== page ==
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When Chuck Met Eva



    Crhis Biondo and Chuck Brown Collaborators Chris Biondo, bass player and sound engineer, and Chuck Brown, the king of go-go, outside Biondo's studio. (By Claudio Vazquez/The Washington Post)
It was time to take the show on the road, and in January 1993 Biondo went for one of the best places in town: He booked Chuck and Eva and the band for a night at Blues Alley in Georgetown. Eva had sung a lot at Christmas parties and in front of musicians in the studio, but never at a venue of such size or prestige.

"I'm so scared," she moaned to Lenny Williams backstage that night. "I'm so scared."

"Look, Eva, they want to like you," he said. "Otherwise they wouldn't be here. As soon as you open your mouth they're going to be looking for reasons to like you."

Eva, not mollified, went to Chuck.

"I'm scared," Eva declared.

"Me too," he said brightly.

Dale and others had convinced Eva that it would not be a compromise of principle to wear a dress onstage. She had also gotten lessons in snapping her fingers and swaying to the beat. Once the band got going, all Eva had to do was stand aside and watch Chuck work. He danced, swooned, joked with the crowd and set up her solos.

They were becoming what Chuck had dreamed of, an urbane duo so musically intimate they sounded like former lovers and future best friends. The mutuality of their friendship made it easy. He took the glare of the spotlight off her, allowing her to get comfortable and focus on her singing. She relieved him of the burden of carrying the whole show and allowed him to take chances he wouldn't have dared alone.

The playlist consisted of all the things they'd been doing in the studio -- "Fever," "You Don't Know Me," "You've Changed," "Dark End of the Street" -- and that night's "Drown in My Own Tears" transcended what they'd put down on tape. When Eva hit the first line of the last verse -- Why don't you -- she tried something new, holding the you for a couple of bars, shaping it to hold all the joy and wretchedness of love's travails. Ralph Camilli, the owner of Blues Alley, said it was the single best note he'd ever heard in his club.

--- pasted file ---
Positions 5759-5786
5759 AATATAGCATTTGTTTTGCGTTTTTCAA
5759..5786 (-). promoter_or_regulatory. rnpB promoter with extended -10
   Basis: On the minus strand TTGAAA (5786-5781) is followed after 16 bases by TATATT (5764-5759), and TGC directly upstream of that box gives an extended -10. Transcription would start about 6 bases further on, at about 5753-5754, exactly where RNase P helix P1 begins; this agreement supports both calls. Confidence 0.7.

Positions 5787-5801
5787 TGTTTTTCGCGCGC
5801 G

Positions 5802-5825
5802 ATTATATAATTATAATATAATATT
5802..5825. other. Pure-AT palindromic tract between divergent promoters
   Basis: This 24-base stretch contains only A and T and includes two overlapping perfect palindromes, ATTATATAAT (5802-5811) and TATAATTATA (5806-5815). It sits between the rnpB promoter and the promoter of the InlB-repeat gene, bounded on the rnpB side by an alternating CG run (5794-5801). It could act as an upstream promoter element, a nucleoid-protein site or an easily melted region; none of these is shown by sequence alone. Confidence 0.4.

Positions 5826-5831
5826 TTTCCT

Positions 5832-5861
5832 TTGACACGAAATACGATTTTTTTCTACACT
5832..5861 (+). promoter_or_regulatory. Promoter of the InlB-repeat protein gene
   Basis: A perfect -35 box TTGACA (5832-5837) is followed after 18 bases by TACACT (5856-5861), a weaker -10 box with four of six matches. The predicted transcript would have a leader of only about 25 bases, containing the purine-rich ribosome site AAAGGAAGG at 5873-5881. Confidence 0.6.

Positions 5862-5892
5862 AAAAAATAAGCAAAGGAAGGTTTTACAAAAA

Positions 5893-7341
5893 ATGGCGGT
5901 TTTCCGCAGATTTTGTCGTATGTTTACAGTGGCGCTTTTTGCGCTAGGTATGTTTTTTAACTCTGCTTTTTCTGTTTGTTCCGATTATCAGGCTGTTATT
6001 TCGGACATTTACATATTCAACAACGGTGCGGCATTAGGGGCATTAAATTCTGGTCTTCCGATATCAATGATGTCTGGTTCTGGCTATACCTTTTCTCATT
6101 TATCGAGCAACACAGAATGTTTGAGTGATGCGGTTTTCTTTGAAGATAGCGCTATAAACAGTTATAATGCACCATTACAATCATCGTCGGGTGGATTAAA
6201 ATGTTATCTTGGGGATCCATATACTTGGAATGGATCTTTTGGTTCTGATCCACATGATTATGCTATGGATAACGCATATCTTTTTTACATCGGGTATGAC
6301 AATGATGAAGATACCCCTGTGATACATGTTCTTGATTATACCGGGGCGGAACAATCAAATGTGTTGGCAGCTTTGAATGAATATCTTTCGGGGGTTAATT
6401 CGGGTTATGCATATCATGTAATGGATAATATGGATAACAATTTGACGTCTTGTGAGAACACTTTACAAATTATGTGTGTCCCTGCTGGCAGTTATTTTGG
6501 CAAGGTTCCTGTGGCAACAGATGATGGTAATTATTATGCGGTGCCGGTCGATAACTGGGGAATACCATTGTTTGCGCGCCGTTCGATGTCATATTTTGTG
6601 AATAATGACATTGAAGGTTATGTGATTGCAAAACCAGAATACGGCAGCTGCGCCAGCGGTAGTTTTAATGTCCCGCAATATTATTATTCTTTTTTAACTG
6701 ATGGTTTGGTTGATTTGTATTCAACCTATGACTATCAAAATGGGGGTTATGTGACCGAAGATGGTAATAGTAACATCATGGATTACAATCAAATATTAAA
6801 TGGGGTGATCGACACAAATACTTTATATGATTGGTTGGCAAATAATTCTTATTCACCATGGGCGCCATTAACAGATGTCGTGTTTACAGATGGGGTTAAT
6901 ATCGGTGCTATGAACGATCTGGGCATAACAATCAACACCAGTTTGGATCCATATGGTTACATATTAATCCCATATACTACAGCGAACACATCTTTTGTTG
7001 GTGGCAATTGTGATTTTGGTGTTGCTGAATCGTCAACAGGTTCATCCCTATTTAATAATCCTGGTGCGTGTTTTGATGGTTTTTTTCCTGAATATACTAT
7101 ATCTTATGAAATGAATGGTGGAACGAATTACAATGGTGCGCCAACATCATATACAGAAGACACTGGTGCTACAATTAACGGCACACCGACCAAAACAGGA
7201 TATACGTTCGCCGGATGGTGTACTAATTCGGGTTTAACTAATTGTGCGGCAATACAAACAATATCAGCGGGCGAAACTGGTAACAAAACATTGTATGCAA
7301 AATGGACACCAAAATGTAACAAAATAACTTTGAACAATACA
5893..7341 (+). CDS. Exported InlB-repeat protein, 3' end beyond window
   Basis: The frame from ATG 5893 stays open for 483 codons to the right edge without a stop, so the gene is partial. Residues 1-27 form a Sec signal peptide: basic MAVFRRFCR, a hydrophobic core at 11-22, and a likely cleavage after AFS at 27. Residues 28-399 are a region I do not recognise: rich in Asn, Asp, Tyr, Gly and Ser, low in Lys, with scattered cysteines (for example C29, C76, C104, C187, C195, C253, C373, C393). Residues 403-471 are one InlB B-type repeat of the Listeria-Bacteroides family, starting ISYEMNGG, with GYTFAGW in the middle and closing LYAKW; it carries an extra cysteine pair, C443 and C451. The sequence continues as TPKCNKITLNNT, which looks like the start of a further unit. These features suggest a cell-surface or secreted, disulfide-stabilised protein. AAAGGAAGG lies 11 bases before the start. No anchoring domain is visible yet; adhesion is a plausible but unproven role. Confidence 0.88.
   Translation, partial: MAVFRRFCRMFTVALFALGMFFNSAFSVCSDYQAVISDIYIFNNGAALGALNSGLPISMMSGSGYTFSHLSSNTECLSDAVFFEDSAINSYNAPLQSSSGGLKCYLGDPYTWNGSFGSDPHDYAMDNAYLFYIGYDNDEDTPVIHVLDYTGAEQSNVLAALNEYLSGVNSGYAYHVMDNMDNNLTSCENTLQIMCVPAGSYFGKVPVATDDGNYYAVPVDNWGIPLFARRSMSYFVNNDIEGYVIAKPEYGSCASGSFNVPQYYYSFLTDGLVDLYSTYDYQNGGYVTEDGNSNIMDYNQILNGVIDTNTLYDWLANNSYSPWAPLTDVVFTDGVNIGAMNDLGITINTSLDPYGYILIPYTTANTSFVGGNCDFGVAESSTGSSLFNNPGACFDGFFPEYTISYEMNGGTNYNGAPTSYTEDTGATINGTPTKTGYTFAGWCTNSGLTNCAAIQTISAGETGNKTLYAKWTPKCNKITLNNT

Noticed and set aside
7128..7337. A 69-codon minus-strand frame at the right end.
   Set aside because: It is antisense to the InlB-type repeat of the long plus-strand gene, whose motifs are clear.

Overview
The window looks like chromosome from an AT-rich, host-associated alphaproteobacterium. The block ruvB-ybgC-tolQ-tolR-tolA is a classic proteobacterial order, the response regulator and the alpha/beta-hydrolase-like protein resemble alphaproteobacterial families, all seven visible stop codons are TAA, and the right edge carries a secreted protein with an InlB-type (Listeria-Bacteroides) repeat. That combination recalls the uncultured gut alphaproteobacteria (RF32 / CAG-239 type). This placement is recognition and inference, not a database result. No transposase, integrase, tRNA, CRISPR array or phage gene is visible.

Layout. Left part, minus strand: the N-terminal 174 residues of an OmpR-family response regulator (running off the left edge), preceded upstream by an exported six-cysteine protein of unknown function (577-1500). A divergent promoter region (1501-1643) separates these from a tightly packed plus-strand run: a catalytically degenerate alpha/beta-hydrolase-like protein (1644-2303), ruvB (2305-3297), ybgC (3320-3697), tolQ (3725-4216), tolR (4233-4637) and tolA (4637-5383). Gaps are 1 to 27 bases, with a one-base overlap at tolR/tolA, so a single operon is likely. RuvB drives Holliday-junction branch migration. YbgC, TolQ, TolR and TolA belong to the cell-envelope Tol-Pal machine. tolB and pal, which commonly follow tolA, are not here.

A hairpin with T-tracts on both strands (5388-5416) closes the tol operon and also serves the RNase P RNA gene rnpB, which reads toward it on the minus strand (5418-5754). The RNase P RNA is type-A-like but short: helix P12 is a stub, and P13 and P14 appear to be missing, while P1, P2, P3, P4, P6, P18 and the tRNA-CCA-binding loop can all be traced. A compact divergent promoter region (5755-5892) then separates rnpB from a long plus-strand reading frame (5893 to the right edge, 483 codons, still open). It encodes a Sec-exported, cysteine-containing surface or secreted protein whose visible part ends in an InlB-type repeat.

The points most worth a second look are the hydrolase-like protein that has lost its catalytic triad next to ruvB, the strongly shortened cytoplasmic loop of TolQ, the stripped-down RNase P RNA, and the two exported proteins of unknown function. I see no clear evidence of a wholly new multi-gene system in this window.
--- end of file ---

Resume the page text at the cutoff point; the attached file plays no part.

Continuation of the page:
After the exhilaration of that night, Chuck and Eva and the band did shows all over town. At first, many people came to see Chuck, hometown hero from their high school days. Soon enough, they got to know the name of the white girl up there with him. Chuck and Eva could share a stage with anyone. They played the Columbia Arts Festival. They opened for veteran soul star Al Green at the Stone Soul Picnic, which drew 20,000 people in Northeast. They opened for the Neville Brothers at Wolf Trap.

Backstage afterward, Eva was still insecure. "There's so many singers out there who've paid their dues," she said once to Lenny Williams, "who've been out there for years, who've done so much more than me."

In September 1993, Eva went to the doctor for a checkup. After one look at a small but ugly mole on her back, the doctor ordered her to have outpatient surgery that day. Biondo took her to Doctors Hospital in Prince George's County, where a surgeon took a three-inch-wide strip of skin from the nape of her neck to the base of her spine. He wanted to be sure he removed all of the malignancy.

Afterword, she showed the scar to Biondo and the guys in the band and joked about her "cancerous lesion." Other than that, she didn't talk about it. When it came time for follow-up appointments, she didn't go.

In October she broke up with Biondo, though he remained her producer, engineer and friend. "She needed to provide for herself," he says, "and be in control of her living situation." She moved back in with her parents and then into a farmhouse in Annapolis with a friend named Jackie Fletcher. She kept saving her Sunday afternoons for her mother.

About six months later, an actual record deal came through. In the spring of 1994, executives at Blue Note, a well-known jazz label, decided to pair Eva with Pieces of a Dream, a Philadelphia pop-jazz band with several records to its credit. Dale thought it was a good idea; Biondo had his doubts.

He and Eva drove up to Philadelphia to cut a single. The music had already been recorded, so she wound up sitting alone in a booth singing a song about New York City, a place that she didn't really know much about. That summer, Eva toured the country with Pieces of a Dream. She liked the guys in the band well enough, but had no musical chemistry with them. When the single, "Goodbye, Manhattan," came out she told Biondo, "I sound like one of those contestants in the Miss America pageant singing in the talent show -- one of the really bad ones."